Business Articles - Money Management

Allocating Overhead to Labor Makes Financial Sense

If I were to ask ten contractors how they calculate and apply overhead (indirect expense) to their estimates or time-and-material work, I would get ten different answers. If I were to press further as to how they arrived at their numbers, most of their methods would turn out to be arbitrary or have some element of guessing.

For nearly 40 years, I have been working with contracting businesses to help them improve their cost-accounting systems, and most of those I have worked with had no scientific method as to how to calculate and allocate company overhead. This is not to say all were doomed to failure. On the contrary, many were extremely successful. As one successful mechanical contractor told me, "I have a good business and make a lot of money, but I'm not sure why. That bothers me, because if I make a lot of money and don't know why, I could lose a lot of money and not know why."

Understanding and properly allocating company overhead is the answer. When overhead recovery becomes a science instead of a haphazard guess, profit or loss become predictable and can be continually monitored. Many contractors rely on their accountant or CPA to provide a profit-and-loss statement quarterly, semi-annually, or annually. While this information can be useful, it is in most cases after-the-fact information. The ability to nail down profit or loss on an hourly, daily, or job basis is a better approach by far. When the contractor has made overhead recovery a science, the professionally prepared P&L statement will simply confirm what he or she already knows.

Know the Net
Many contractors view gross profit as their degree of financial success. But a contractor could have substantial gross profit on every job he completes and still go broke. We survive or prosper on net profit, not gross profit. Therefore, when the contractor has a scientific method of subtracting overhead from gross profit, the bottom line will reveal the real net results, profit or loss.

Builders often allocate overhead by adding a percentage to labor and material combined. This may work well for some companies, particularly when the labor-to-material mix remains about the same on most of their jobs. However, more often than not, this will not hold true. Typically, relating overhead to labor and material combined can produce mixed results, while recovering overhead as a percentage of labor alone is far more accurate.

Charlie's Story
The following example will illustrate this point. (Remember as you read this that we are discussing only overhead recovery, and that all costs - labor, materials, and overhead - should also be marked up for profit.)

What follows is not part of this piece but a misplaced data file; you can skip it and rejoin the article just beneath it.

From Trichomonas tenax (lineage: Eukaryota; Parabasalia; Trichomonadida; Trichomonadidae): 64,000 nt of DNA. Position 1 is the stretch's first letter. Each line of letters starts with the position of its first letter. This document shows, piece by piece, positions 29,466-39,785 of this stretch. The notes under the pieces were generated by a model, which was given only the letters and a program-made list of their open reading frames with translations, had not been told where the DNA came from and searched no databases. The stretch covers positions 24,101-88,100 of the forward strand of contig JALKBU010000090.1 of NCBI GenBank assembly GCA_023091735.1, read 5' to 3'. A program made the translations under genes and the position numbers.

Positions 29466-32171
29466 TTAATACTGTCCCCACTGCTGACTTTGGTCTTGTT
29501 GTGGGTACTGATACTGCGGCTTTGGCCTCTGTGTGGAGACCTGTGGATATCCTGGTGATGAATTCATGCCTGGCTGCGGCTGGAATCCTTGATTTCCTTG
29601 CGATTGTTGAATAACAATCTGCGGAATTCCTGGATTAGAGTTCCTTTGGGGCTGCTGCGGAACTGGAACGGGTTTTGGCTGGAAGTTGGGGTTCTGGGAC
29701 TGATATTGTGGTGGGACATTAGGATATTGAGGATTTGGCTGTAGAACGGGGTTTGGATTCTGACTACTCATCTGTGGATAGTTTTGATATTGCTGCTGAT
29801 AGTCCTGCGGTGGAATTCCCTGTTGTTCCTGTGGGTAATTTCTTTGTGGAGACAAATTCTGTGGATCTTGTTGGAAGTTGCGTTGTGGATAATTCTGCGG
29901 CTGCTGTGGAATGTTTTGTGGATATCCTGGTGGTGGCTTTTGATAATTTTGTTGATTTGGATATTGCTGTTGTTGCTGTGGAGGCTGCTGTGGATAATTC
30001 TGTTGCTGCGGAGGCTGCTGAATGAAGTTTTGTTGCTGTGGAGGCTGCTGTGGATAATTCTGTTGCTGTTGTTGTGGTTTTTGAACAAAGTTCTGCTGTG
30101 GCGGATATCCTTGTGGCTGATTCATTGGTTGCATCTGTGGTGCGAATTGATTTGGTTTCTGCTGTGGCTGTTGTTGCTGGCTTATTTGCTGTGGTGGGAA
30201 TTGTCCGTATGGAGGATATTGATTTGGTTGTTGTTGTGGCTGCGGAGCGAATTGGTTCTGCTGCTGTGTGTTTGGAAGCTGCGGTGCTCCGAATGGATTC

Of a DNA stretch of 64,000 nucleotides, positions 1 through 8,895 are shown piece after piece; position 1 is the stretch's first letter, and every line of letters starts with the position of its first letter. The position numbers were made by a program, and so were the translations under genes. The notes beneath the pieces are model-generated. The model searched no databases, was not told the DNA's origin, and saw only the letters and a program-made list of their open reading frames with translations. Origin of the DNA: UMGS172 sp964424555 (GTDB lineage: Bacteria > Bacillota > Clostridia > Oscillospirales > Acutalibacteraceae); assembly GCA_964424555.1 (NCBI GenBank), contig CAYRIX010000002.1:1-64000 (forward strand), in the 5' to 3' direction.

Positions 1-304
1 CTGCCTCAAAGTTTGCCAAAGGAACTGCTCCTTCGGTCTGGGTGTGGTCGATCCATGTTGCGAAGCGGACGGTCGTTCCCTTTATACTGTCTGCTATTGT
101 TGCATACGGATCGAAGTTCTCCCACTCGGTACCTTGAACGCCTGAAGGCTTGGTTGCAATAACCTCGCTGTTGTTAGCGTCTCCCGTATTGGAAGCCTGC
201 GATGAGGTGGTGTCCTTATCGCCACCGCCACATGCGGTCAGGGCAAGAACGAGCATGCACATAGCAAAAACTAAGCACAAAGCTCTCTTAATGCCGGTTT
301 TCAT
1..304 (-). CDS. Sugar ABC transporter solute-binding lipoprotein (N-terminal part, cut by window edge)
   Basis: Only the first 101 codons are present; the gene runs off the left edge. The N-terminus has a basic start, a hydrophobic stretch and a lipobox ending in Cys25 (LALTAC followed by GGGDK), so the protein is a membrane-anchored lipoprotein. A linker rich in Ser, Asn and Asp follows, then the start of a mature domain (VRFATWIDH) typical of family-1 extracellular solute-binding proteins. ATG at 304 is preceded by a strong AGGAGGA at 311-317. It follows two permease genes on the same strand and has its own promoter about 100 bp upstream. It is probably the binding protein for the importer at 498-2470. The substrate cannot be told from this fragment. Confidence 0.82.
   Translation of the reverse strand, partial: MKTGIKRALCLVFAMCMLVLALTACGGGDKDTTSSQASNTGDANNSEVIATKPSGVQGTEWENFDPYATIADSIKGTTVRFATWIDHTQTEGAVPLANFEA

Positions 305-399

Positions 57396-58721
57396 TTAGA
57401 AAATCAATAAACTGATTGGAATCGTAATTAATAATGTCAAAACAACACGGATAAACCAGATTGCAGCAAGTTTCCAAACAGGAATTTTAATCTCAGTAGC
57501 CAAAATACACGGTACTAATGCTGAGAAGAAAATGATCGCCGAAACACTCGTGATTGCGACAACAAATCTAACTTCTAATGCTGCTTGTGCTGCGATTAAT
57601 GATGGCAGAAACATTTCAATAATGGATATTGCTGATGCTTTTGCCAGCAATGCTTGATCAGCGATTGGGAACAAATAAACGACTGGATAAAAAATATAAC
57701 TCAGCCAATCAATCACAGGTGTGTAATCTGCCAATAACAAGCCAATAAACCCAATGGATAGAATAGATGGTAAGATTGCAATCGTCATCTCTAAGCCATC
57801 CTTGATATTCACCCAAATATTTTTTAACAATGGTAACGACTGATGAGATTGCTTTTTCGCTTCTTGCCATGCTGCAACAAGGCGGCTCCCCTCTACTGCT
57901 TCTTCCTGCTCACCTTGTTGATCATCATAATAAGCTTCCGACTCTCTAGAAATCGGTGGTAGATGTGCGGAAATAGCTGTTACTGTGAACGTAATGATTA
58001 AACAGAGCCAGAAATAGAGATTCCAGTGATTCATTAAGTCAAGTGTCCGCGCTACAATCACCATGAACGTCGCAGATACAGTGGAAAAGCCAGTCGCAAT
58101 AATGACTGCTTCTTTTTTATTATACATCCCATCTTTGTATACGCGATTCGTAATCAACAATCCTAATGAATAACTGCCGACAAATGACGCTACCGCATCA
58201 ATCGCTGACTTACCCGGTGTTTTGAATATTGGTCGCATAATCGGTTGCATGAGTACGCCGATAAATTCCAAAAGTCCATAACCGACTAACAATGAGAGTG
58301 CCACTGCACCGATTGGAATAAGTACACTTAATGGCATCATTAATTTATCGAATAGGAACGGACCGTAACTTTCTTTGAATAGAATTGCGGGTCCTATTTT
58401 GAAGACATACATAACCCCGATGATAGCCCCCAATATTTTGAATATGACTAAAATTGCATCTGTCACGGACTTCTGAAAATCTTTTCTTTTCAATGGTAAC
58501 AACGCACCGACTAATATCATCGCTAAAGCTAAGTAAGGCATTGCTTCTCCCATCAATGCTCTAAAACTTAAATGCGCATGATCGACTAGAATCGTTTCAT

Charlie is the owner of a contracting business. He has taken the time to budget his next year's operating expense, something very few contractors do. Next year's expense budget is as follows:

Budgeted field labor $500,000

Budgeted material cost $250,000

Budgeted overhead $525,000

At this point, Charlie's overhead is 105% of labor cost ($525,000 divided by $500,000 = 105%). As a percentage of labor and material combined, overhead is 70% ($525,000 divided by $750,000 = 70%).

Let's say Charlie decides to allocate 70% overhead to labor and materials combined. Using this approach, let's look at four sample jobs to see the amount of overhead each would produce (see table below). Note that all four jobs have the same $1,000 labor figure, but material costs vary.

Overhead as a Percentage of Labor and Materials Combined
  Job A Job B Job C Job D
Labor $1,000 $1,000 $1,000 $1,000
Material $200 $400 $600 $500
  $1,200 $1,400 $1,600 $1,500
  x.70 x.70 x.70 x.70
Overhead $200 $400 $600 $500

If Charlie had chosen a labor-only method for recovering his company's overhead instead of a labor-and- materials-combined method, the overhead recovery for each of the jobs, A through D, would have been $1,050: 105% of $1,000 = $1,050. When allocating overhead on labor and materials combined, Job A would recover only $840 of overhead, $210 short of the labor-only method. Job B would recover $980 of overhead, still $70 short of the labor-only procedure. Job C would contribute $1,120 of overhead, $70 more than the $1,050 if overhead was on labor only. Job D would produce $1,050 of overhead, which is the same as if the overhead was on labor only.